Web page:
Invigorating Enforcement Mechanisms of the International Labor Organization in Pursuit of U.S. Labor Objectives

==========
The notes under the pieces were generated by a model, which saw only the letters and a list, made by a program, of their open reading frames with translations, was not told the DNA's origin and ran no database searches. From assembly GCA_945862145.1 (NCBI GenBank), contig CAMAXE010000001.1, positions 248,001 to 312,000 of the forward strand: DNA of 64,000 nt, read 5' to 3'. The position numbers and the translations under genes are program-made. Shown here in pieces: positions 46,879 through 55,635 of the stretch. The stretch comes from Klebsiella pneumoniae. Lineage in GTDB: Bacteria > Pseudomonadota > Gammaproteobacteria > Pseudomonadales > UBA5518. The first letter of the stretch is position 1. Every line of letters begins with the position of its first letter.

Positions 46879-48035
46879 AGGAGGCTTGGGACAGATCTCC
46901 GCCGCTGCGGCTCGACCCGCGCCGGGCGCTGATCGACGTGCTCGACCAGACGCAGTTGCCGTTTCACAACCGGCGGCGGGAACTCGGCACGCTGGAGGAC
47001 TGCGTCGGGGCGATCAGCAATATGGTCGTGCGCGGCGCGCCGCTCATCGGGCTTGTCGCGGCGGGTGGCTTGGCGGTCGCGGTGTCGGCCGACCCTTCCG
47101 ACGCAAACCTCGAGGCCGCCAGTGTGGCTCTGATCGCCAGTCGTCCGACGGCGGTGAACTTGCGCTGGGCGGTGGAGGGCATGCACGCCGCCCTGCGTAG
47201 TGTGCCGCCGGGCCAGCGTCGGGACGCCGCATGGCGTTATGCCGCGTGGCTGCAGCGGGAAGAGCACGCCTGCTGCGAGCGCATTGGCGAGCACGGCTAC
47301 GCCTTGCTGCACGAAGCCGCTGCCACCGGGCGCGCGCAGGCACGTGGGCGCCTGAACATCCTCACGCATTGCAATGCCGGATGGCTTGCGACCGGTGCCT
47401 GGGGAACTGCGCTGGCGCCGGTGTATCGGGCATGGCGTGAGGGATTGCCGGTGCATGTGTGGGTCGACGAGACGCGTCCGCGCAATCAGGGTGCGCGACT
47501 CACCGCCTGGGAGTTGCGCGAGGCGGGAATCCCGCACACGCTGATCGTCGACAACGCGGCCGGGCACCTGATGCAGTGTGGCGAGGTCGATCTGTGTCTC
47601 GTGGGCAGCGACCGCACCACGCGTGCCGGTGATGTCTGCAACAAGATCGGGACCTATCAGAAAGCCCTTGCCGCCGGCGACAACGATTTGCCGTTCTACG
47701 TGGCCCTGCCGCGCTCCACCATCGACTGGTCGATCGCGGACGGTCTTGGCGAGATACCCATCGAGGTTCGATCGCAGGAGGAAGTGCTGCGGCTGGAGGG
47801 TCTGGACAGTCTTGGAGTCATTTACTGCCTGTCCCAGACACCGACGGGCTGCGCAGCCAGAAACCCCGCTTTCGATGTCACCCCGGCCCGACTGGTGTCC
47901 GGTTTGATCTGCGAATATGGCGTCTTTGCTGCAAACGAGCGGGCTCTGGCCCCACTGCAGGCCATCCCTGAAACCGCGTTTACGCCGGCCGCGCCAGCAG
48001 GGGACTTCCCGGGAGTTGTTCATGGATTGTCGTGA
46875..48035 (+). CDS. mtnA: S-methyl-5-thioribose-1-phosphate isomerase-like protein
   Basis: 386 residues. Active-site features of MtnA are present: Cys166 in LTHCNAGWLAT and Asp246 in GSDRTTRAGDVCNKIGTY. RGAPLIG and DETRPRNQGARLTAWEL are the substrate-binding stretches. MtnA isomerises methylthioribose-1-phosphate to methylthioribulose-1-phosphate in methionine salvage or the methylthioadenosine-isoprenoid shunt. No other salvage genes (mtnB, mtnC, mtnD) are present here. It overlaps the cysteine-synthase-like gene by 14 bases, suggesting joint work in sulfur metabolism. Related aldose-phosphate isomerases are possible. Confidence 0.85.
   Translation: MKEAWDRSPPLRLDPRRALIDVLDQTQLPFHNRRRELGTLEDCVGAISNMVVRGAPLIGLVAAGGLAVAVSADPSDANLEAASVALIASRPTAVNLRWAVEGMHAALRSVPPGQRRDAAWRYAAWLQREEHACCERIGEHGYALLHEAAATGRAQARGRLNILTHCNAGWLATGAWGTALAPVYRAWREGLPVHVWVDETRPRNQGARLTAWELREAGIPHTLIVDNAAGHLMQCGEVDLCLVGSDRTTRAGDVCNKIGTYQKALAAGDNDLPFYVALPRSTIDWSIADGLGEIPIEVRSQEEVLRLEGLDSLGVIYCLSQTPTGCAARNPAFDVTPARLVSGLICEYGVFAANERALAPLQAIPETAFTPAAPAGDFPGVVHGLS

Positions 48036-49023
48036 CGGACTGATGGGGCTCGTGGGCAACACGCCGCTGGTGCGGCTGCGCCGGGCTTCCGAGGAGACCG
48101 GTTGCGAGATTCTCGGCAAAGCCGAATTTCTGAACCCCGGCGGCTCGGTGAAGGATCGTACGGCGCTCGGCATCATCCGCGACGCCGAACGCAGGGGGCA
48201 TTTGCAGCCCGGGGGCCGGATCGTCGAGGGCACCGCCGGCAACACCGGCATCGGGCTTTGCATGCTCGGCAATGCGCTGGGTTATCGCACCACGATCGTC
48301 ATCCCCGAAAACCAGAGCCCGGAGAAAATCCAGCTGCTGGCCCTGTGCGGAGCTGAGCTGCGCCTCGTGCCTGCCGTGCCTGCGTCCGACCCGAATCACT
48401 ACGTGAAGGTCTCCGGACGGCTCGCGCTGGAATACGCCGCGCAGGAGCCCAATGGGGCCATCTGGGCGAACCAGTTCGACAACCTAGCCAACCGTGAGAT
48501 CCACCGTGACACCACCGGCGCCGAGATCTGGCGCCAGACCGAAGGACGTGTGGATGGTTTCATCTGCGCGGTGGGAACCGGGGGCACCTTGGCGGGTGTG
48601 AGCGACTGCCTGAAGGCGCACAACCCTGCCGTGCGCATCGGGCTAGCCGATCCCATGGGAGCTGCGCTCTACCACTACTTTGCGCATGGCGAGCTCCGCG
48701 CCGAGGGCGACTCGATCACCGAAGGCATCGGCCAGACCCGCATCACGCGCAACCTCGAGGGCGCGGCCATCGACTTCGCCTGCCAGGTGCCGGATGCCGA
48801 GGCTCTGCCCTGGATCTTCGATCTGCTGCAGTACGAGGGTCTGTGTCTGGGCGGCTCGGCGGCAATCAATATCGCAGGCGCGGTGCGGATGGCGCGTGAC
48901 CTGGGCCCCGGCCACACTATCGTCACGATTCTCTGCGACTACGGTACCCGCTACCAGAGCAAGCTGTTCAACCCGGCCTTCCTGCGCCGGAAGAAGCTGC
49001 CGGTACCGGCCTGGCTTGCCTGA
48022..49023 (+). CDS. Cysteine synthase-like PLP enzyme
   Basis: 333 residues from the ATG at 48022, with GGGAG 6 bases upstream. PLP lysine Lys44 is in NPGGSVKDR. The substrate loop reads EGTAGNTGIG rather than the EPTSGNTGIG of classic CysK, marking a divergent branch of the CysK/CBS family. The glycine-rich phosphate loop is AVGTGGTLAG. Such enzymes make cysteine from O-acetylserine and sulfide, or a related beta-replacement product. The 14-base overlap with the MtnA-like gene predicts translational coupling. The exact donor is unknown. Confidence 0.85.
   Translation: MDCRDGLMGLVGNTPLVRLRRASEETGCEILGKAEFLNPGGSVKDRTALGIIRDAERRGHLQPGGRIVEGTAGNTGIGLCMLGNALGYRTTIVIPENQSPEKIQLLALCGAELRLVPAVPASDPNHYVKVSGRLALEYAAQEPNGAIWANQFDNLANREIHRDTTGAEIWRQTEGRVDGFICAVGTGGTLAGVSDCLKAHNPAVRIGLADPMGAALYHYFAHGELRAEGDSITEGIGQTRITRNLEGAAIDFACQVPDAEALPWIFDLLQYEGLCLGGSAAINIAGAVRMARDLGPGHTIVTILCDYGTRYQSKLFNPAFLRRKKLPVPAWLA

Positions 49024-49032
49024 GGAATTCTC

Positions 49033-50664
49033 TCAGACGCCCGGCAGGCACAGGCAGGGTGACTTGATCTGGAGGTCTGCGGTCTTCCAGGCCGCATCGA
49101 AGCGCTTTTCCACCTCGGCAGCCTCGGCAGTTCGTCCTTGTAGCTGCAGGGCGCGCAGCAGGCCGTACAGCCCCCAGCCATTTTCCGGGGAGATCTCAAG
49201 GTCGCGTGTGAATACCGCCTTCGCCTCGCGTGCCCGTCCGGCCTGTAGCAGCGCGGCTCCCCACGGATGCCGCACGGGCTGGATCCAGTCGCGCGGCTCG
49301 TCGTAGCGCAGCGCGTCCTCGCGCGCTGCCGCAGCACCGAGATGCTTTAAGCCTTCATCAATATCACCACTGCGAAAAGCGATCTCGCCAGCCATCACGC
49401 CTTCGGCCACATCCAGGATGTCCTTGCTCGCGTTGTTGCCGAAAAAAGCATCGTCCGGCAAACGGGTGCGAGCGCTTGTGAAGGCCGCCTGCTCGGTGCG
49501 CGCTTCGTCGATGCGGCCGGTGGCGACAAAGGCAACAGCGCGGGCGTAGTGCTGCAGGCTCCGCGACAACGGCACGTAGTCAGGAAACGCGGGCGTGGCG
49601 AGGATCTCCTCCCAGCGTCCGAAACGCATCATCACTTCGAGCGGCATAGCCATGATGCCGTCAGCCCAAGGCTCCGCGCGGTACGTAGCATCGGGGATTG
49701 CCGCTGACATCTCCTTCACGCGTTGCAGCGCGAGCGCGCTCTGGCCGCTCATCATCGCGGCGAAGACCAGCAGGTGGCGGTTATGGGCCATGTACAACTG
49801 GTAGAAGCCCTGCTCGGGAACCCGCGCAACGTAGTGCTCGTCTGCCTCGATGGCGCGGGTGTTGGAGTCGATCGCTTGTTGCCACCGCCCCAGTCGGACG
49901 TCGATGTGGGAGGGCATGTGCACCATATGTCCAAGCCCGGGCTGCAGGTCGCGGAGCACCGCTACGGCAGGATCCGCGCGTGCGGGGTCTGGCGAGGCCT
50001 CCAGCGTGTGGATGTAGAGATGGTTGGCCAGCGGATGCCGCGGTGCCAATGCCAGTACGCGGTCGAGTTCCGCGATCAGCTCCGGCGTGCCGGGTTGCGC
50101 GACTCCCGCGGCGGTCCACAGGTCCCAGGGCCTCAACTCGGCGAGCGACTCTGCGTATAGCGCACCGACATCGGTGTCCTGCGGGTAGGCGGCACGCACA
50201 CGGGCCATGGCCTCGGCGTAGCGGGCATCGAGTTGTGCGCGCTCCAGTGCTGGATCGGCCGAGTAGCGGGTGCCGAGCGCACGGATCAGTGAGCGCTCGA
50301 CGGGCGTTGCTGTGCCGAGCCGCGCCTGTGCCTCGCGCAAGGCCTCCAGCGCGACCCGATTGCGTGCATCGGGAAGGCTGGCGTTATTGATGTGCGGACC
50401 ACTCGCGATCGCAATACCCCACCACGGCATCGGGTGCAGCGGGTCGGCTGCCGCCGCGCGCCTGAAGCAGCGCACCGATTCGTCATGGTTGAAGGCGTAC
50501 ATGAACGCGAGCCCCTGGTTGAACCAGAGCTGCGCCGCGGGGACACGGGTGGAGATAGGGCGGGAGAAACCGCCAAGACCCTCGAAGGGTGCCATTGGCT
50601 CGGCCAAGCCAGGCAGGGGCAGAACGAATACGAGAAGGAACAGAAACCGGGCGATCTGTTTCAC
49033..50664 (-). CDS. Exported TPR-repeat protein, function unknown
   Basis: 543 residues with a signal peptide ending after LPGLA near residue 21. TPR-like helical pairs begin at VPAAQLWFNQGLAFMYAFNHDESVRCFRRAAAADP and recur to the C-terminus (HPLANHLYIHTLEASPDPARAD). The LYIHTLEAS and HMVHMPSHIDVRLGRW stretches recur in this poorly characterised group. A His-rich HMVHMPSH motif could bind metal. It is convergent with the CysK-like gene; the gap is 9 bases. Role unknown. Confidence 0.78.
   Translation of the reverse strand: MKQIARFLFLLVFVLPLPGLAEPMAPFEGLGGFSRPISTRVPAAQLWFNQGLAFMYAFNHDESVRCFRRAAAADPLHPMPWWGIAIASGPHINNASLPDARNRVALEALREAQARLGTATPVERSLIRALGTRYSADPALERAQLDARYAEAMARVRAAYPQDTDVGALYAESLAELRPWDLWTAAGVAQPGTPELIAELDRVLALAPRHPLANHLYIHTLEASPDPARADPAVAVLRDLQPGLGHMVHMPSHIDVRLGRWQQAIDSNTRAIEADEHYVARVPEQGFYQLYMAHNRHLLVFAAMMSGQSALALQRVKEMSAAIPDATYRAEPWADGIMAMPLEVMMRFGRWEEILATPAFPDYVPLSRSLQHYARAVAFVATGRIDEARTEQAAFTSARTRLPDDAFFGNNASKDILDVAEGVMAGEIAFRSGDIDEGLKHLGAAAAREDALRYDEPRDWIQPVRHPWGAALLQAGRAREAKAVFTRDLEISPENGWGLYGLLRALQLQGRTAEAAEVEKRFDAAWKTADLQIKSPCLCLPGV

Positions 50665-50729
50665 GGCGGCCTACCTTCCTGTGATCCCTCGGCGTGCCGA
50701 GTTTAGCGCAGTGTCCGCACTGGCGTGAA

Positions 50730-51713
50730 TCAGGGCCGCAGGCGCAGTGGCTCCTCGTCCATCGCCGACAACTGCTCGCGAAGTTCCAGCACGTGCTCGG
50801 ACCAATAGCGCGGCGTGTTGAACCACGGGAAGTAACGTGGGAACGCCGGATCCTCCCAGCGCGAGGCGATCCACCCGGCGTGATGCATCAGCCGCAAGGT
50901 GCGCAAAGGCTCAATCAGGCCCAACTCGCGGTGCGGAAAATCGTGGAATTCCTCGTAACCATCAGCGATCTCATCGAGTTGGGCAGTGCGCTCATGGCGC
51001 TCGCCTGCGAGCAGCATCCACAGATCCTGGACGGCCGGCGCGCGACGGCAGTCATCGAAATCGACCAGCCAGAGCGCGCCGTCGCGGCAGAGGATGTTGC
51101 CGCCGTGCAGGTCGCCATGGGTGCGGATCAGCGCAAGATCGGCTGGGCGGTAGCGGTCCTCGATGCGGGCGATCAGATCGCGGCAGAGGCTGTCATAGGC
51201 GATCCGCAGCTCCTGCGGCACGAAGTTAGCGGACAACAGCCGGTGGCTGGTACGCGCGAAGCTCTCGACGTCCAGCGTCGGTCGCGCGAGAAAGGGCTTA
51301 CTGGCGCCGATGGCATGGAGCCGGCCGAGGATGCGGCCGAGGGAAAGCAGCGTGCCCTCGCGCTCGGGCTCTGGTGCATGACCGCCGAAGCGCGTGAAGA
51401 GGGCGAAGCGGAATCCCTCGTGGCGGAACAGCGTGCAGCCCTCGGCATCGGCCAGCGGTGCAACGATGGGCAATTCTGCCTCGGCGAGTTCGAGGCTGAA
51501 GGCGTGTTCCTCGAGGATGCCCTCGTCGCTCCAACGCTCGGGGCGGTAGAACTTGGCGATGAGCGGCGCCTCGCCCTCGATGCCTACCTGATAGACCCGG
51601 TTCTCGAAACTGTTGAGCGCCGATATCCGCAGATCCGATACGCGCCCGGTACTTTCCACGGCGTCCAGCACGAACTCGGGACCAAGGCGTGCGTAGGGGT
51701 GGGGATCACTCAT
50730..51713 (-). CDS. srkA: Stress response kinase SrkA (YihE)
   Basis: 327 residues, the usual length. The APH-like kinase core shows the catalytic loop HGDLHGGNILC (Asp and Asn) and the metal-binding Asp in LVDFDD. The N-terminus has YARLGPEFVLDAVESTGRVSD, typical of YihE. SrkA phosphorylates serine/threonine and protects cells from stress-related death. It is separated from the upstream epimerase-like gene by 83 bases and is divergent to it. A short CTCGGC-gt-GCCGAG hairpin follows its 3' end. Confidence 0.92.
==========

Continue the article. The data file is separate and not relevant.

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The purpose of international labor law at the beginning of the twentieth century and a motivating influence behind the formation of the International Labor Organization (“ILO”) was the prevention of international competition that exploited the vacuum of labor regulation at the expense of workers.’ World governments were hesitant to institute greater protections for workers due to a concern that doing so would make their domestic labor more expensive and therefore less competitive with other markets where cheaper labor could be found.2 Thus, the ILO was created in part to protect national economies by promoting enhanced protections in all member states, thereby ensuring labor protections would be to some extent equivalent between the member states…